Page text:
Southern Hyperboles: Metafigurative Strategies of Narration (Southern Literary Studies) (Hardcover)

Southern Hyperboles: Metafigurative Strategies of Narration (Southern Literary Studies) By Michal Choiński, Scott Romine (Editor) Cover Image
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In Southern Hyperboles: Metafigurative Strategies of Narration, Michal Choiński confronts the often paradoxical and excessive elements of southern literature, focusing on dominant narrative modes and representation strategies in works produced from the early 1930s to the late 1950s. With renewed attention to renderings of the gothic and grotesque, Choiński argues that modernist literature from the U.S. South often deploys the trope of hyperbole, which escalates contrasts and disrupts the sense of the normal.

By focusing on how writers processed the South via narratives of hyperbolic excess, Southern Hyperboles explores a mode of comprehension forged from the tensions of a segregated, patriarchal society driven by racial and social decorum. Moving chronologically, Choiński traces distinct manifestations of hyperbolic metalogic in the works of seven authors: Katherine Anne Porter, William Faulkner, Lillian Smith, Katherine Du Pre Lumpkin, Tennessee Williams, Flannery O'Connor, and Harper Lee. The mode of hyperbole identified by Choiński relies on a clash of opposites, along with the rapid intensification of disharmonious ideas pushed to extremes, leading to an ultimate break in established decorum. The shock produced by hyperbole generates a momentary state of confusion that soon dissipates, allowing recipients to reach a new understanding of their surrounding world.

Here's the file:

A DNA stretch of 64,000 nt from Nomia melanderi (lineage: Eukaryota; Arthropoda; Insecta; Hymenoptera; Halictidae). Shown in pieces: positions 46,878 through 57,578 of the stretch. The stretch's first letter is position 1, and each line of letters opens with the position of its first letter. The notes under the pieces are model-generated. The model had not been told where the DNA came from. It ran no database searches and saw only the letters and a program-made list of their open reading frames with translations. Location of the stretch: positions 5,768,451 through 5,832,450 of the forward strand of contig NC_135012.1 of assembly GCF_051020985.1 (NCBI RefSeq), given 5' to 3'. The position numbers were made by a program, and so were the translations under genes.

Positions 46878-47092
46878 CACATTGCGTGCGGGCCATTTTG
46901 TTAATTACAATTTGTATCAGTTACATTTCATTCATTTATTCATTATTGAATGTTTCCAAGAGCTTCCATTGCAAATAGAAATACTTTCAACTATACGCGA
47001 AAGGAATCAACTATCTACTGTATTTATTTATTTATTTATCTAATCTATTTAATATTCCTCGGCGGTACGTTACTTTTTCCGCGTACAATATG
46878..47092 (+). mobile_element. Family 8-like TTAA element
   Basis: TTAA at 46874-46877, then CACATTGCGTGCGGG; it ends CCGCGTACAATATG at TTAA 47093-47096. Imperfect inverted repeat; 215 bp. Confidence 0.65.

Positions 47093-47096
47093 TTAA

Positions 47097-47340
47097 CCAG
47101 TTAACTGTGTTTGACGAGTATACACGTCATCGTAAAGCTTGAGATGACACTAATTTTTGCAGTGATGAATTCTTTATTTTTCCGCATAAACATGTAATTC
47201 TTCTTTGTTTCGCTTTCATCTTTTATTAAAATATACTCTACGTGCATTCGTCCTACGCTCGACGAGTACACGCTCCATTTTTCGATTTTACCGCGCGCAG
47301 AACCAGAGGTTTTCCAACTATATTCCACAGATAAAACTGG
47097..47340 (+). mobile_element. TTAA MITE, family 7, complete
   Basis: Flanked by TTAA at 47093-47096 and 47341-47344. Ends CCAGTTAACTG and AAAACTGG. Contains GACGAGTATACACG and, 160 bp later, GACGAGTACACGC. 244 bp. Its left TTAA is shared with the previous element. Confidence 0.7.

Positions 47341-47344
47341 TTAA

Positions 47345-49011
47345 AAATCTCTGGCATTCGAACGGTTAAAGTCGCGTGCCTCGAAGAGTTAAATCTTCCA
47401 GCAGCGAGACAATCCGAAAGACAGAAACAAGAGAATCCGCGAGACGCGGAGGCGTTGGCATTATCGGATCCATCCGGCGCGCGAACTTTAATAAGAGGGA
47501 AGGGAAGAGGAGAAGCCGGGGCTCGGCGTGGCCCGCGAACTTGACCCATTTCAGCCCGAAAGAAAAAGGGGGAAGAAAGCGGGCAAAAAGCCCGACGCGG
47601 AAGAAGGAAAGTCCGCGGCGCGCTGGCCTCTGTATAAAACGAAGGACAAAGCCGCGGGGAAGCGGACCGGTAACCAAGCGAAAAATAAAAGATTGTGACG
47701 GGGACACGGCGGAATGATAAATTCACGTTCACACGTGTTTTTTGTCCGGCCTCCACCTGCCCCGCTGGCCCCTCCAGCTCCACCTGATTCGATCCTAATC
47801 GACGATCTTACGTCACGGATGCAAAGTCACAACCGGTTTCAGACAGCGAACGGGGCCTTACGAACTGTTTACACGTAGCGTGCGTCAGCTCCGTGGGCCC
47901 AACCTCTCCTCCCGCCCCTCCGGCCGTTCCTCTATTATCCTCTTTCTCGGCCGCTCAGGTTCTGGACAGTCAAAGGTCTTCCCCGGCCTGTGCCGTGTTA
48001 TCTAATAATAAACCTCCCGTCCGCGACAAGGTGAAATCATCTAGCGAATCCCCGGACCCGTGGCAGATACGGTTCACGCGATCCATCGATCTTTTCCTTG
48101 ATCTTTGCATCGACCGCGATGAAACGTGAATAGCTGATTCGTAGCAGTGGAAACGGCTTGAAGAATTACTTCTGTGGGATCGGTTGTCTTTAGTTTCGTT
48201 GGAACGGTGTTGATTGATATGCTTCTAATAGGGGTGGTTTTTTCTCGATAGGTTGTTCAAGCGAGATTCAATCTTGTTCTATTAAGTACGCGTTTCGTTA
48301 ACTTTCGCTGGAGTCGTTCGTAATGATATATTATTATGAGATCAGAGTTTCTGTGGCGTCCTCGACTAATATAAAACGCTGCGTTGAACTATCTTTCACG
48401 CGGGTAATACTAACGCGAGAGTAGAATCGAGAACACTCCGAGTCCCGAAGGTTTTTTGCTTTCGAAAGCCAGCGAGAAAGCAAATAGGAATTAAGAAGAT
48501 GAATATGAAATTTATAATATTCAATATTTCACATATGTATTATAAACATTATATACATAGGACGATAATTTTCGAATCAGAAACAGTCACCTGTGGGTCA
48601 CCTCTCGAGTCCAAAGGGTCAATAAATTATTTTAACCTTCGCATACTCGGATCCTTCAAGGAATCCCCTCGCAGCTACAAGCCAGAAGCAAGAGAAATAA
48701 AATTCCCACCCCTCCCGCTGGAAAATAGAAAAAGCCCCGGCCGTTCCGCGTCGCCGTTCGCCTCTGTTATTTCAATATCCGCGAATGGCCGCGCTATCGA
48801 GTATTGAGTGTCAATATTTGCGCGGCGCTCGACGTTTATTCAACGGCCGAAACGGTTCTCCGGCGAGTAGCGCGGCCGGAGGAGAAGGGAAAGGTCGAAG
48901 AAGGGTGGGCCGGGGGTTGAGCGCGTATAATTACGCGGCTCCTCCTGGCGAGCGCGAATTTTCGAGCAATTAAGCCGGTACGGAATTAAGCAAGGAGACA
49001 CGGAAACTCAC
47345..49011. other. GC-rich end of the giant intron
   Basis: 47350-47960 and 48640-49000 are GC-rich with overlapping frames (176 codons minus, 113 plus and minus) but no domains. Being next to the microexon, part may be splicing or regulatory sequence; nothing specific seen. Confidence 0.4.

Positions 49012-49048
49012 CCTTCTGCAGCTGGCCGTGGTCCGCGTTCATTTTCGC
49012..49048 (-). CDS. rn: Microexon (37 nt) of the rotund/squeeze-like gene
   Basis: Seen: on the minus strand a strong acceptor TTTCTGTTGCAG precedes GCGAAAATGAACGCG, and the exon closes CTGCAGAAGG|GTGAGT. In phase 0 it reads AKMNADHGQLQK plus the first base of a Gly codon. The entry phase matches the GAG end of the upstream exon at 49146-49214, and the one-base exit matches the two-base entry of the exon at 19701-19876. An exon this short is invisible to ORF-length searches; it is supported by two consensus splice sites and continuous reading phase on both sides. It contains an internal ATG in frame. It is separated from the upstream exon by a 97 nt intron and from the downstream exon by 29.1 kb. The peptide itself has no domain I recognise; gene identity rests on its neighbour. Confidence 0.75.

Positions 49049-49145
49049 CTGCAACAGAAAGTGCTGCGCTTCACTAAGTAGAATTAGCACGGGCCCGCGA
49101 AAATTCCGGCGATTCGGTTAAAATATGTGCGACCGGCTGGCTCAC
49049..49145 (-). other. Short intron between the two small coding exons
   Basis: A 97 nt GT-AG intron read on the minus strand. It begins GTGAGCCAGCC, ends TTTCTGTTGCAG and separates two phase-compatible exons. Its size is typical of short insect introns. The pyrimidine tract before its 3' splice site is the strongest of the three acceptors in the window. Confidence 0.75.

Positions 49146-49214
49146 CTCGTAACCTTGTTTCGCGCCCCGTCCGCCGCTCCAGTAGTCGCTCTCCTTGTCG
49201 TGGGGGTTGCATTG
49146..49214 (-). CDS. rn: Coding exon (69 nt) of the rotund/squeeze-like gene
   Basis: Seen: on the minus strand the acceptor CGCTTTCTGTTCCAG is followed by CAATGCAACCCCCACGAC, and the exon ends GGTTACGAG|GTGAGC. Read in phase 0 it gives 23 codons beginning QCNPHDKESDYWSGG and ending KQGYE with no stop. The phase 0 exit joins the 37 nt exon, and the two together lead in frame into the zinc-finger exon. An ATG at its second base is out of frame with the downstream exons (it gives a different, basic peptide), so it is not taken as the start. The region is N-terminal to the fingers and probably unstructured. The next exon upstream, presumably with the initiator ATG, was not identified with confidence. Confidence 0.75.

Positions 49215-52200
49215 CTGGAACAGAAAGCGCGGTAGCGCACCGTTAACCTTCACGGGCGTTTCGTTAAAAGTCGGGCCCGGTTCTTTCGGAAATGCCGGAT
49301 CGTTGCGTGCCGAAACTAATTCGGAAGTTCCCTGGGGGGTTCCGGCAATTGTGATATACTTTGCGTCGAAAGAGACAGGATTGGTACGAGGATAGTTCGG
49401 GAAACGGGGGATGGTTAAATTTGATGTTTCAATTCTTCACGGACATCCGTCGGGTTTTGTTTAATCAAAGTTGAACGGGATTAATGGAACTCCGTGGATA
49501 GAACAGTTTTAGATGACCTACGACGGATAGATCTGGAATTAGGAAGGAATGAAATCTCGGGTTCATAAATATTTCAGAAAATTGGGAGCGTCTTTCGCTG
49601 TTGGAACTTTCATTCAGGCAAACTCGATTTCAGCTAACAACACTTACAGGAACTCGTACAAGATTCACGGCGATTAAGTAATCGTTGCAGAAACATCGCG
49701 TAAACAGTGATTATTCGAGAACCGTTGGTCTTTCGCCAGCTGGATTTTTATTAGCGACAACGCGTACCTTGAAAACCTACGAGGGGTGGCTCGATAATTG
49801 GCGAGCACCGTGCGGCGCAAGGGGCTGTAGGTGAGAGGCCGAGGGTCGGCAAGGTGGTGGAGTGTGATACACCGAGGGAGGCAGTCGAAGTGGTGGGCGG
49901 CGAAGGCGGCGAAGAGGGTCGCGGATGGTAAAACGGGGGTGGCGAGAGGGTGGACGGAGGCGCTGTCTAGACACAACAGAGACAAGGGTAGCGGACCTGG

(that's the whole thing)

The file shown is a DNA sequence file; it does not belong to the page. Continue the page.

Melding an innovative use of rhetorical theory with fine--grained analysis of literary texts, Southern Hyperboles elucidates contradictory and interlocking issues related to memory, social trauma, grotesquerie, and troubled mythologies that permeate the U.S. South.
Product Details
ISBN: 9780807172988
ISBN-10: 0807172987
Publisher: LSU Press
Publication Date: May 6th, 2020
Pages: 220
Language: English
Series: Southern Literary Studies